The interactions between maturity type and pre-feedlot plane of nutrition on the growth and performance of steers.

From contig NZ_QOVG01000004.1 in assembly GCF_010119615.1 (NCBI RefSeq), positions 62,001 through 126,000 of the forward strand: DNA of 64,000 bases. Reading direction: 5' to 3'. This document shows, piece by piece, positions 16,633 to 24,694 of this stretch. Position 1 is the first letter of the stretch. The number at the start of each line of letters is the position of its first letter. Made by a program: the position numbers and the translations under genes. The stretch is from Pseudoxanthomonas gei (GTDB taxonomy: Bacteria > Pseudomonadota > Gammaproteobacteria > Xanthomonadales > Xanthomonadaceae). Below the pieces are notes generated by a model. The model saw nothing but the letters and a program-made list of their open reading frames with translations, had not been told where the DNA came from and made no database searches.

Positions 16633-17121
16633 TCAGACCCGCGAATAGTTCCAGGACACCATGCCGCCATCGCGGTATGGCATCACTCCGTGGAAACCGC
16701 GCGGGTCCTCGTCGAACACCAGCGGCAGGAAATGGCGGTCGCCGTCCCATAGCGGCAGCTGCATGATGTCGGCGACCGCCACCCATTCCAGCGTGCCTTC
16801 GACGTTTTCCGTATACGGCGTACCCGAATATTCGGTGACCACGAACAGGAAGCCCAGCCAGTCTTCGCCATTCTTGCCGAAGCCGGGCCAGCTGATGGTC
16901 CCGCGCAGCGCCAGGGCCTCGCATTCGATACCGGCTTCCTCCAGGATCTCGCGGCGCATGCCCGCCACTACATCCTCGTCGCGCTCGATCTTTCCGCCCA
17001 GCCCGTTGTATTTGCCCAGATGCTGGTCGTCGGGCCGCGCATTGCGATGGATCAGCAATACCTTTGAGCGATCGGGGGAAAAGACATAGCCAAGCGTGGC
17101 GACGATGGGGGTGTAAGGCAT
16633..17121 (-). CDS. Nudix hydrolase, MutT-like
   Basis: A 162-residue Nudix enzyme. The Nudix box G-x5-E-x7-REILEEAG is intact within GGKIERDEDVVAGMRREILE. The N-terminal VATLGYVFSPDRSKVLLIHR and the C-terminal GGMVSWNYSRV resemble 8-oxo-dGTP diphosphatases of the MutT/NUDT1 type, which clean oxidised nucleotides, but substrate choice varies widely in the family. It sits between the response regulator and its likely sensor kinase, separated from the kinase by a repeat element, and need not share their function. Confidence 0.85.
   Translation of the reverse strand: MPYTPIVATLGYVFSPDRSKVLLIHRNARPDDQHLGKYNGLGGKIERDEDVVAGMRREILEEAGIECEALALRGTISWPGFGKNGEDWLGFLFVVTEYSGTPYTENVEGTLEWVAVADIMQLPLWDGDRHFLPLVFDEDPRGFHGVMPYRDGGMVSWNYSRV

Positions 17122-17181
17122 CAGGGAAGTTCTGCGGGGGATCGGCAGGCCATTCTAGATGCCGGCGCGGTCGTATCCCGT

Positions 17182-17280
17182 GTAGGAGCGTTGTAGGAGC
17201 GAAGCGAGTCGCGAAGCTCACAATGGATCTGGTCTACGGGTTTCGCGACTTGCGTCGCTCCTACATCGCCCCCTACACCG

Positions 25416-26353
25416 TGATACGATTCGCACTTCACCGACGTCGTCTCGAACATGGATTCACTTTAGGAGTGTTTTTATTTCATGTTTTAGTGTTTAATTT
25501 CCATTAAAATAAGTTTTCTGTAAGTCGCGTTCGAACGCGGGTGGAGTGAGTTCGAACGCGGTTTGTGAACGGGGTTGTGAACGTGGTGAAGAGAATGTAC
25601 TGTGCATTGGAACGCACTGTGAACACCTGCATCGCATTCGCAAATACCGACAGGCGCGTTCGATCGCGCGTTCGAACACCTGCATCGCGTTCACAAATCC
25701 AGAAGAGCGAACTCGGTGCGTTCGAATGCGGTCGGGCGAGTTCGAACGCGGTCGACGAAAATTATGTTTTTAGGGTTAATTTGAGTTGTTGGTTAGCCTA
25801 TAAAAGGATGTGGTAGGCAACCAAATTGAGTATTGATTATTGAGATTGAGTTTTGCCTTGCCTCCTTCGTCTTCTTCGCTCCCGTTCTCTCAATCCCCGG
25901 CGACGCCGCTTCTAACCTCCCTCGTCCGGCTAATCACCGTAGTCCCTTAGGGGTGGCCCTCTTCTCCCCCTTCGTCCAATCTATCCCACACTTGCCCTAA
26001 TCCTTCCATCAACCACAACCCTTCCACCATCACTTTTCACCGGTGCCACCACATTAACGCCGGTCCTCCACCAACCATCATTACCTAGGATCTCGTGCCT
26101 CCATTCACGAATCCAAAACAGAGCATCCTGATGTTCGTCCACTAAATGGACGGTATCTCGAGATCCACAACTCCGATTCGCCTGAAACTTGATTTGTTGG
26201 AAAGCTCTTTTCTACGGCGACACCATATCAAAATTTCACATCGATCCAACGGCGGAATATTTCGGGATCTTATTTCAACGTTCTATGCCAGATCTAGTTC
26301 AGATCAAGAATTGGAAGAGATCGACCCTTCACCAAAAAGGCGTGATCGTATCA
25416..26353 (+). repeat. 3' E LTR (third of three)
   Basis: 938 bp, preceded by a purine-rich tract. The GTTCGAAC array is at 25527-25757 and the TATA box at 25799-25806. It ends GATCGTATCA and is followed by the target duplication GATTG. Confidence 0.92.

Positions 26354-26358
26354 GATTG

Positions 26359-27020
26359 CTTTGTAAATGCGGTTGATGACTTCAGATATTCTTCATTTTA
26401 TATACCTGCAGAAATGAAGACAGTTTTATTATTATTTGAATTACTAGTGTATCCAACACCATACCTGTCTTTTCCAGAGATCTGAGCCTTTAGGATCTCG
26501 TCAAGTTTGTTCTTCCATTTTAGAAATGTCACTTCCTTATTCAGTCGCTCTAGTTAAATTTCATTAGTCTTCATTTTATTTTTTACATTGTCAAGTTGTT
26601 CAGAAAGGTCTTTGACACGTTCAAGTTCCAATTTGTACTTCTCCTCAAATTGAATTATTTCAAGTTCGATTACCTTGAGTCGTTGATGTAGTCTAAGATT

The growth of tissues (bone, muscle and fat), along their natural growth curve, is controlled by a complex array of interactions. Growth gradients exist between the tissues and the body as a whole, bone being earlier maturing than muscle, and muscle being earlier maturing than fat. Growth waves within each tissue express its rate of deposition within in each area of the body. Differences between maturity types with respect to tissue growth, is that the earlier maturing animal is further along its normal growth curve. Comparison between maturity types must therefore be performed at an equal physiological age. Restriction of nutrients to the growing animal results in an alteration of the body composition. The most affected tissue being the tissue with the highest growth impetus at the time. Severe restriction (loss of liveweight), can result in the tissues following a reverse order of their deposition. Re-alimentation results in tissue growth at a rate superior to animals of an equal chronological age. Those tissues that were most restricted in their growth, are the ones that show the most compensation. A trial was carried out, to examine, the question of animals of differing pre-feedlot planes of nutrition, and maturity type, performances within the feedlot at an equal physiological age. Four treatments were used comprising earlier maturing fat and thin animals and later maturing fat and thin animals. Earlier maturing comprised Hereford and Sussex breeds, while later maturing comprised Charolias and Simmentaler breeds. The pre-feedlot planes of nutrition were imposed for 103 days, with the fat animals gaining at 0.40 kg per day and the thin animals at 0.10 kg per day. Both treatment groups lost condition but started the feedlot period significantly different with respect to liveweight and condition. Physiological age was to be determined, by the weight of the animals body protein, as a proportion of the maturity types, mature body protein weight. The urea dilution technique was used to determine the body composition of the treatments at any one point of time. Due to complications with the application of the technique, the body compositions of the animals were not determined with any degree of certainty. Thus it was impossible to compare the feedlot performances of the treatments at equal physiological ages, or compare their changes in tissue weights over time. Differences in tissue deposition rates were measured. Compensating animals had significantly higher growth rates in terms of height. This equates to a higher rate of bone tissue growth. As height measurements were not taken during the pre-feedlot period this could not be attributed to compensatory growth. Ultrasonic measurements of eye-muscle diameters, showed that the compensating animals and the later maturing fat animals to be growing at a non-significantly different rate. This could, possibly, be due to the animals depositing at the maximum allowable rate. Subcutaneous fat deposition was measured as change in condition score. Compensating animals deposited fat at a significantly faster rate, with no significant differences between maturity types being apparent. All animals were slaughtered at a set condition. This resulted in the early maturing fat animals, spending a significantly shorter period of time in the feedlot. Analysis of subcutaneous fat depths found no significant differences between treatments, indicating that the animals had been slaughtered at equal condition scores. Fat distribution over the measured sites however showed that there were significant differences between the compensating animals. The earlier maturing being to fat and the later maturing being to thin. Thus the two groups could have spent a shorter or longer period of time in the feedlot respectively. liveweight changes over time were as predicted. The late maturing treatments had significantly higher growth rates than their respective earlier maturing treatments. The compensating treatments also had significantly higher growth rates than respective non-compensating treatments. Only the early maturing thin animals managed to make up the deficit sixty kilograms. Feed and net energy available for growth (NEg) intakes, were complicated, with anomalies being found in the data distribution. Animals feed and NEg intakes increased linearly, before peaking at the same point of time irrespective of maturity type, and then followed a linear trend of significantly different slope. The quadratic model failed to follow the data trend accurately enough so the broken stick model was used. Compensating animals ate significantly more food and NEg per kilogram of metabolic weight (W (0.75)). There utilisation of the food and NEg was however significantly more efficient than the non-compensating animals. No significant differences were found between maturity types within pre-feedlot treatments. Further investigation is required into the anomalies surrounding the analysis of the feed and NEg intake data. A biological justification must be found for the use of the broken stick model. The change in the linear trend after peak feed intake appears to be due to a restriction. This restriction should be determined as it affects animals irrespective of nutritional requirements.